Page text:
In our fast-paced, open-24-hour modern world, it is easy to forget that we have a natural rhythm that has been with us from the very beginning of our species. Evolving to the cycle of light and dark (day and night), our circadian rhythm is an approximately 24-hour cycle that helps to regulate innumerable bodily processes; right down to the actions of individual cells and their energy producing mitochondria. A natural way to boost your energy during the day is to work with your circadian rhythm, aligning your activities and routines to how – and when – your body is designed to function.
How to Boost Your Energy Naturally Via Your Circadian Rhythm
If you’re going to hack a system, you need to have some knowledge about how that system works. The circadian rhythm helps to regulate the timing of activities, including sleep and wake times, and to synchronize biological clocks throughout the body.
Over tens of thousands of years, humans evolved under the most basic rhythm of all: day and night. Our bodies and all of their ultra-complex inner workings evolved to a pattern of being active during the day and resting at night.
The circadian rhythm is impacted by external cues and, with how we live today, it can be very easy to get out of sync with your circadian rhythm, impacting sleep quality, energy levels and overall health. Energy boosting circadian rhythm hacks focus on better managing these cues. Light is the most powerful circadian rhythm cue by far, but also important are meal timing, calorie balance and physical activity.
Light Hacks to Help Your Energy Levels
We spend a lot more time indoors than did our agrarian ancestors, reducing significantly our natural light exposure. Outdoors, depending on the weather, light exposure ranges between 10,000 lux on a cloudy day to 150,000 lux on a sunny day with clear, blue skies. Compare that to the 400 lux of a typical office and you can see how light deprived people can be.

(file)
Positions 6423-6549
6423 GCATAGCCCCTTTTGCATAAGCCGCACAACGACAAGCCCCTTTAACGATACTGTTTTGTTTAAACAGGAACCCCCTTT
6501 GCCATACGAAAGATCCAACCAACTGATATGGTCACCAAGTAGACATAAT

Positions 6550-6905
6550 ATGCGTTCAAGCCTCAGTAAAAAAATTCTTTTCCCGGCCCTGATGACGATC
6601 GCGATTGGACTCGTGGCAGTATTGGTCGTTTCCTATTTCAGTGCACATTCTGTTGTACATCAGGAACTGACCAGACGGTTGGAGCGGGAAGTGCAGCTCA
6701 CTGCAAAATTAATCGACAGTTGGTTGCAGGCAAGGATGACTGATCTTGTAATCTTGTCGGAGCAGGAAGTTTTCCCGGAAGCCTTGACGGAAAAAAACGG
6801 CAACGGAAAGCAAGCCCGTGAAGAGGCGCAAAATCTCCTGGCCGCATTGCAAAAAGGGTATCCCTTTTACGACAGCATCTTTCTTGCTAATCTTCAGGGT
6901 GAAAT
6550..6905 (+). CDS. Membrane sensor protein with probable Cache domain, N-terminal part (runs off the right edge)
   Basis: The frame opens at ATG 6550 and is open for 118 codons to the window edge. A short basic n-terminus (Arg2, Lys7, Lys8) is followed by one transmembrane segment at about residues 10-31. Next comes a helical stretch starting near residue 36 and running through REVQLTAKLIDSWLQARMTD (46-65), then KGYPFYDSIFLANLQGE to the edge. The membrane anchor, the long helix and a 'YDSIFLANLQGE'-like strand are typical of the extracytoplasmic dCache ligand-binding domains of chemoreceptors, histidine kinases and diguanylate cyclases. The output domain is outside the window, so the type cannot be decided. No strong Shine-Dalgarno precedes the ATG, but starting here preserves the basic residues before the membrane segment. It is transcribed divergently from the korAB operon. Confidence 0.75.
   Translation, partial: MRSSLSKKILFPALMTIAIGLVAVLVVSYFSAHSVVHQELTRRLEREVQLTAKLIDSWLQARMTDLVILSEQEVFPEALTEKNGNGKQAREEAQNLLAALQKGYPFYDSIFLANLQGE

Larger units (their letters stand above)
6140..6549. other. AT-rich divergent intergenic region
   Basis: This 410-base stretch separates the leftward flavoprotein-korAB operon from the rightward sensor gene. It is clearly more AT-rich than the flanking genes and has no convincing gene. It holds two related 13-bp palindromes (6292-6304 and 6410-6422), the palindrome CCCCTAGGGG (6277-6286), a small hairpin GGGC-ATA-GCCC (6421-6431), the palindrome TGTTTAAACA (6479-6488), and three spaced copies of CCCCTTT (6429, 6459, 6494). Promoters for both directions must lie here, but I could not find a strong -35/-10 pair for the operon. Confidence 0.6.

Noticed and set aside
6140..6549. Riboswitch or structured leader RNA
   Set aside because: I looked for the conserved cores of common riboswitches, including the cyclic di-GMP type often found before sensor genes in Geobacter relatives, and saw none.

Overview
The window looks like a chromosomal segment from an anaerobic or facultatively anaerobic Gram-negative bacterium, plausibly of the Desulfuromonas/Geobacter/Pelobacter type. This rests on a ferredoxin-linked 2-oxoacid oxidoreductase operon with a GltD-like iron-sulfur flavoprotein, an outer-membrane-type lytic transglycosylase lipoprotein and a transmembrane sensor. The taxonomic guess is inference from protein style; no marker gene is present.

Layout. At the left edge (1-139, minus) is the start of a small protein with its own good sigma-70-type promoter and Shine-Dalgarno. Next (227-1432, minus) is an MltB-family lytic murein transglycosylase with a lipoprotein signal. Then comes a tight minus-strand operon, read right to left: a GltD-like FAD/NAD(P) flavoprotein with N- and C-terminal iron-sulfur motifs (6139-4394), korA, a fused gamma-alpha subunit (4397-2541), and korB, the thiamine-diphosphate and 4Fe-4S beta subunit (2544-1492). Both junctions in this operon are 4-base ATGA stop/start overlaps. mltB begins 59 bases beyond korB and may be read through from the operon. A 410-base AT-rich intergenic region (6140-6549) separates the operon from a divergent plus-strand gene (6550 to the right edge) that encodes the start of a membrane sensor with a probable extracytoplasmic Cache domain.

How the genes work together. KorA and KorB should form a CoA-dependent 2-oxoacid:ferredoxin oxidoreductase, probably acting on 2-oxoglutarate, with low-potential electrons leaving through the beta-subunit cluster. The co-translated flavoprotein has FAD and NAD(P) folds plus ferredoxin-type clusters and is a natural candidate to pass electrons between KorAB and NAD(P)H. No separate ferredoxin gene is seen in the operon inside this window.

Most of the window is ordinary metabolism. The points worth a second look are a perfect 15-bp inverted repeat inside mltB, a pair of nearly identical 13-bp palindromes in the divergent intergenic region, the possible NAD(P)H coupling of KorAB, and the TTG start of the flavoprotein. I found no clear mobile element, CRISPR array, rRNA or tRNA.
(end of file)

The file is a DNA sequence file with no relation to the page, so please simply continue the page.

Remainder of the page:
That matters not only for the circadian rhythm, but also for serotonin production, which has a role in how energetic we feel. On top of light deprivation during the day, the use of artificial bright lights and light-emitting electronic devices in the evening also has a negative impact on the circadian rhythm and can delay sleep timing significantly.
So, to improve daytime energy levels and nighttime sleep quality, bring your light use more in line with how your body is meant to work. Get plenty of natural light exposure, especially during the morning. In the best-case scenario, get that morning light within half an hour of waking up. A cup of coffee outside is nice, but even better would be a bit of physical activity.
Try to get natural light exposure throughout the day, even if it is just through a window. Try to get outside for a few minutes around sunset, when the light is waning, to provide your circadian rhythm with the light signals it needs for evening and night.
Avoid using bright artificial lights in the evening, especially in the two to three hours before bedtime. Bright light in the evening interferes with the melatonin production that helps to ensure timely sleep and a well-rested night. Part of the issue has to do with the light color spectrum of modern lighting, such as florescent and LEDs, and electronic devices. These emit blue and green spectrum light that has been shown to suppress the production of melatonin.
Keep the lights low during the two hours before bedtime and avoid using mobile phones, tablets and computers. When you sleep, make sure the room is dark. Go to bed early enough that you awake to the morning light with ease.
Meal Timing and Calorie Distribution, With Energy in Mind
Meal timing also serves as a cue for the circadian rhythm. For better circadian rhythm alignment, time your meals to include an intermittent fasting period of eight to twelve hours, or even sixteen. Set that overnight fasting time to start after your evening meal, which should be three hours before your bedtime.
Focus on fueling your activity during the day by consuming the bulk of your calories earlier, instead of during a large evening meal. Choose whole foods, avoiding processed foods as much as possible.
Get Enough Physical Activity
Our modern lifestyle tends to be more sedentary. However, we are built to be active during the daytime. Make sure to get some exercise or physical work done during the day, especially outside in the sun.
Try to diminish the daytime sitting habit by standing more often. If you are a desk worker, consider a standing or adjustable desk. Take a few minutes per hour during your workday to stand and stretch.
Consistent Habits Are Key
The most important energy boosting circadian rhythm hacking tip is to have consistent habits. Set a regular time for waking, sleeping, eating and relaxing. Stick to your schedule even on days off from work or school. If these are new lifestyle choices for you, start out with setting a firm waking and sleeping schedule. That will make it easier to set the other changes in motion.